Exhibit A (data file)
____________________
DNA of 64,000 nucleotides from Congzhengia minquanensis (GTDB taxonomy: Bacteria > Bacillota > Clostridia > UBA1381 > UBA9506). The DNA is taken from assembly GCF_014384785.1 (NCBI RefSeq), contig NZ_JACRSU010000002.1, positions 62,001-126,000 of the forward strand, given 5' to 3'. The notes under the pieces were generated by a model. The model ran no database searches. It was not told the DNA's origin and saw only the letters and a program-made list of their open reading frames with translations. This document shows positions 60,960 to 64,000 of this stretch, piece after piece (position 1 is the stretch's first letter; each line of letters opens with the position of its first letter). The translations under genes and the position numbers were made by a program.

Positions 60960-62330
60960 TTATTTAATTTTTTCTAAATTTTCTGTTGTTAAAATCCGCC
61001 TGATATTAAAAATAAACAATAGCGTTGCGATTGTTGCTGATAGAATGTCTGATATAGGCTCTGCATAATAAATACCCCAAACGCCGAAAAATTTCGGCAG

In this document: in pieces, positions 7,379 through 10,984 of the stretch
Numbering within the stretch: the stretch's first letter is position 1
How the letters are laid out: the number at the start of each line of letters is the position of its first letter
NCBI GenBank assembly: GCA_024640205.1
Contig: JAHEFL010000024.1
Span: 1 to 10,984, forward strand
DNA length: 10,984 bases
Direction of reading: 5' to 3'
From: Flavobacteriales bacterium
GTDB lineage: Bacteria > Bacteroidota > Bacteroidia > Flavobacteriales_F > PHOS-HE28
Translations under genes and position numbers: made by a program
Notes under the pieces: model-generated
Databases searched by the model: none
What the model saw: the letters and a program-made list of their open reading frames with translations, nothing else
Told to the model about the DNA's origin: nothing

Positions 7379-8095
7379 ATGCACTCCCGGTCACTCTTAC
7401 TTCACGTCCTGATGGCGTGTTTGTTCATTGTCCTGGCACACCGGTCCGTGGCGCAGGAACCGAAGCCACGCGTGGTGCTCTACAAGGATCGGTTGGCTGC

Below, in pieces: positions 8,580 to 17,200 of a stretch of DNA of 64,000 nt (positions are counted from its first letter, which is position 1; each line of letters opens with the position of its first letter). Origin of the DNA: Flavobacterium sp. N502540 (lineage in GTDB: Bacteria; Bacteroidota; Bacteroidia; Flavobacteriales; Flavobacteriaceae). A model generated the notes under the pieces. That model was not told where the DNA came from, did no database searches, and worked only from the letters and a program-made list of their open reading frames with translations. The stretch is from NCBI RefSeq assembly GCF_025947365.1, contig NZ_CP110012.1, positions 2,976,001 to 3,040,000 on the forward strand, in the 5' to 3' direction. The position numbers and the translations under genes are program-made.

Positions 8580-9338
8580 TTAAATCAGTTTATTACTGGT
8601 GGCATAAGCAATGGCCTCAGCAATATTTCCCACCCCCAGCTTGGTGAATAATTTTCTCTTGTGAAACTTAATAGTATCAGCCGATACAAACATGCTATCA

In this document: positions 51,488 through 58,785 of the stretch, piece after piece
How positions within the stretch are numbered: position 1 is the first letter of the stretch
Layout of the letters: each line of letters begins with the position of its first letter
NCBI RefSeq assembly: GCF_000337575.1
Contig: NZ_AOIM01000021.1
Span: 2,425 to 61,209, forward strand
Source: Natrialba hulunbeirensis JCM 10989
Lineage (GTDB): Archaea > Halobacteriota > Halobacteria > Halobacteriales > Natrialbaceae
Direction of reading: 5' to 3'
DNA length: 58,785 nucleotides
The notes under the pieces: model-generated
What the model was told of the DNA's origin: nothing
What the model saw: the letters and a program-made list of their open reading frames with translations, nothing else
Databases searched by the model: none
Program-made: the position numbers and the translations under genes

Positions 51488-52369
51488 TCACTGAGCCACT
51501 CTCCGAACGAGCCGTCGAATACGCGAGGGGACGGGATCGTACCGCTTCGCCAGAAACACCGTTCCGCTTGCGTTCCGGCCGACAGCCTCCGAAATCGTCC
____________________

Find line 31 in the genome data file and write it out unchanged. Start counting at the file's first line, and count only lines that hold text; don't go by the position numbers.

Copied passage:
Contig: NZ_AOIM01000021.1